It doesn’t matter if it’s not a big deal. It doesn’t even matter if literally no one cares that I’m a part of it. And it doesn’t matter if it only saves me like 10 bucks when I try six different, one-ounce cups of wine. Being a part of the club, having a wine membership, has horribly, painfully, embarrassingly made me feel like I’m better than everyone else. And it’s pretty fucking great.
“That was just delightful,” I smacked at sommelier Sarah(?) as I slammed my glass down on the counter a little too enthusiastically.
“Is there anything else I can do for you?” she asked with an awkward smile, as she picked up my glass and subtly checked it for cracks.
“No, I don’t think so,” I murmured in what was unmistakably the English accent that I sometimes adapted when drunk.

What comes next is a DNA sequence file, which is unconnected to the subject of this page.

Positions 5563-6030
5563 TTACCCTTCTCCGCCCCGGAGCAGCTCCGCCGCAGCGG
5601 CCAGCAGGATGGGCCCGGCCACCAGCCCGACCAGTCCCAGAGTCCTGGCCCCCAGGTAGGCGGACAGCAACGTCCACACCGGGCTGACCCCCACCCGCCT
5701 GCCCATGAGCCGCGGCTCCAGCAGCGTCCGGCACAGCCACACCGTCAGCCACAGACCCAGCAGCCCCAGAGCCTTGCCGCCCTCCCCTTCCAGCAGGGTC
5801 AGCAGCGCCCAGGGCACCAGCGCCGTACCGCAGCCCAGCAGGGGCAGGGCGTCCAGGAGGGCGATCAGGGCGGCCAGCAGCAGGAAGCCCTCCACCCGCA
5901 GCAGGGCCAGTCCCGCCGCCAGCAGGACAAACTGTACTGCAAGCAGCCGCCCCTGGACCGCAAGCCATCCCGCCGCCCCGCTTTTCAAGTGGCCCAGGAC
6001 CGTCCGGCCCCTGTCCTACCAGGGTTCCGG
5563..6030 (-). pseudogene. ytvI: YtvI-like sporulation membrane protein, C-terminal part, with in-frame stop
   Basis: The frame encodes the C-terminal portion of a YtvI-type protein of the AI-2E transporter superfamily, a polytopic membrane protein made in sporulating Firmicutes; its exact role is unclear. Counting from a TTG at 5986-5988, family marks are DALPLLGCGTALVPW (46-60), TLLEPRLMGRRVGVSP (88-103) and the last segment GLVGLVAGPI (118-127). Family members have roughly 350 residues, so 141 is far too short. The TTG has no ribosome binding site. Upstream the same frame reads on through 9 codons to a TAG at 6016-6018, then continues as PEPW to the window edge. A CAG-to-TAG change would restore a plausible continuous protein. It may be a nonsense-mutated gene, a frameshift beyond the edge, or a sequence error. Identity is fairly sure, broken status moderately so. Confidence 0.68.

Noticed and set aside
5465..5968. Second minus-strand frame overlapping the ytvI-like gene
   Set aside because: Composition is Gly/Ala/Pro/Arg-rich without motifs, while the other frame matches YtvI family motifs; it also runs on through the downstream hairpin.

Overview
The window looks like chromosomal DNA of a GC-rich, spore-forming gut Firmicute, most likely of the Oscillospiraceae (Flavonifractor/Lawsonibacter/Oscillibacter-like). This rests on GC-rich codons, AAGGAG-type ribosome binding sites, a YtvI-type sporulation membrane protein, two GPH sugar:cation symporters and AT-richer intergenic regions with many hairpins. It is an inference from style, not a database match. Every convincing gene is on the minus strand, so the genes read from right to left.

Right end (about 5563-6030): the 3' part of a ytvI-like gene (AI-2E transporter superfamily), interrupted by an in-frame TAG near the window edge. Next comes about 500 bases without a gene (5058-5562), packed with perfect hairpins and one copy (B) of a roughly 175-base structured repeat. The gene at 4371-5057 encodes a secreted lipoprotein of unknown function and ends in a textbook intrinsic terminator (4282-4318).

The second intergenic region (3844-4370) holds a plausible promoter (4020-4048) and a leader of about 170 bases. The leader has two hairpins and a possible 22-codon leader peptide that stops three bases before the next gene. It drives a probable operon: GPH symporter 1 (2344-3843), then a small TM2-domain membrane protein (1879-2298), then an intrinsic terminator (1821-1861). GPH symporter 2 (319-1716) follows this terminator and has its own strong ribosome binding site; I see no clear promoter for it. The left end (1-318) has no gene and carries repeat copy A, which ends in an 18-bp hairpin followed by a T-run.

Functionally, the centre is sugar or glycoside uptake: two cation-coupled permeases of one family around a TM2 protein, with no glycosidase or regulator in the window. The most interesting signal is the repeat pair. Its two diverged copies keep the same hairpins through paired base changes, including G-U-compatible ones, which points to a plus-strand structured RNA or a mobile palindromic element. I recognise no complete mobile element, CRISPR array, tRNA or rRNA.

Sarah pretended not to notice the shift in my native tongue, or how douchy it was to pretend I was Hermione Granger just because I got to sip on some wine for free. As she clicked something on the computer I plunged my hand into the bowl on the counter. The truth is, it doesn’t matter what your thing is. To some people it’s CrossFit. To other people, it’s spin class or Starbucks or Game of fucking Thrones. For me? It’s the wine club. Whatever it is that makes you feel better than everyone else. Whatever it is that gives you so much life you can’t help but talk about it to everyone, even people who don’t care. And whatever it is that turns you into a total a-hole, hold onto it and never, ever let go.
“Uh, excuse me. Miss Halloy?” Sarah called to me wearily as I walked towards the door. “I’ve told you before. You can’t pour the bowl of crackers in your purse. It isn’t fair to the other members.”
She knows my name, I thought, as I dumped cracker crumbs back onto the counter. This is what it feels like to be a member. This is what it feels like to have made it..
This featured image is a stock photo from our database. The people photographed are not in any way associated with the story.